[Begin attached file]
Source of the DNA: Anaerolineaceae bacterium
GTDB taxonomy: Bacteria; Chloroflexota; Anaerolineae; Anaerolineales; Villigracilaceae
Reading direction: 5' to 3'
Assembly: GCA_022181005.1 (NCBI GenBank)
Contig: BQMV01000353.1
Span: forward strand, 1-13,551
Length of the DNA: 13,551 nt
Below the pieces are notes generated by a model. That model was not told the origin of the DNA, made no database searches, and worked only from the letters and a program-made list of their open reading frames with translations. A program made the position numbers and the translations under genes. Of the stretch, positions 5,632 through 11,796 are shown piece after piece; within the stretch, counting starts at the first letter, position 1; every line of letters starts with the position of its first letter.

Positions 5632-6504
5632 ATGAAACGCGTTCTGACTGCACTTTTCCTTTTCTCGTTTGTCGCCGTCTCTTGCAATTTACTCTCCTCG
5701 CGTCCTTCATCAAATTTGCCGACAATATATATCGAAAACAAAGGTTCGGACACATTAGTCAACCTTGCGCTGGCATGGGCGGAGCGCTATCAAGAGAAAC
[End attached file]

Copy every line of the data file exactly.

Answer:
Source of the DNA: Anaerolineaceae bacterium
GTDB taxonomy: Bacteria; Chloroflexota; Anaerolineae; Anaerolineales; Villigracilaceae
Reading direction: 5' to 3'
Assembly: GCA_022181005.1 (NCBI GenBank)
Contig: BQMV01000353.1
Span: forward strand, 1-13,551
Length of the DNA: 13,551 nt
Below the pieces are notes generated by a model. That model was not told the origin of the DNA, made no database searches, and worked only from the letters and a program-made list of their open reading frames with translations. A program made the position numbers and the translations under genes. Of the stretch, positions 5,632 through 11,796 are shown piece after piece; within the stretch, counting starts at the first letter, position 1; every line of letters starts with the position of its first letter.

Positions 5632-6504
5632 ATGAAACGCGTTCTGACTGCACTTTTCCTTTTCTCGTTTGTCGCCGTCTCTTGCAATTTACTCTCCTCG
5701 CGTCCTTCATCAAATTTGCCGACAATATATATCGAAAACAAAGGTTCGGACACATTAGTCAACCTTGCGCTGGCATGGGCGGAGCGCTATCAAGAGAAAC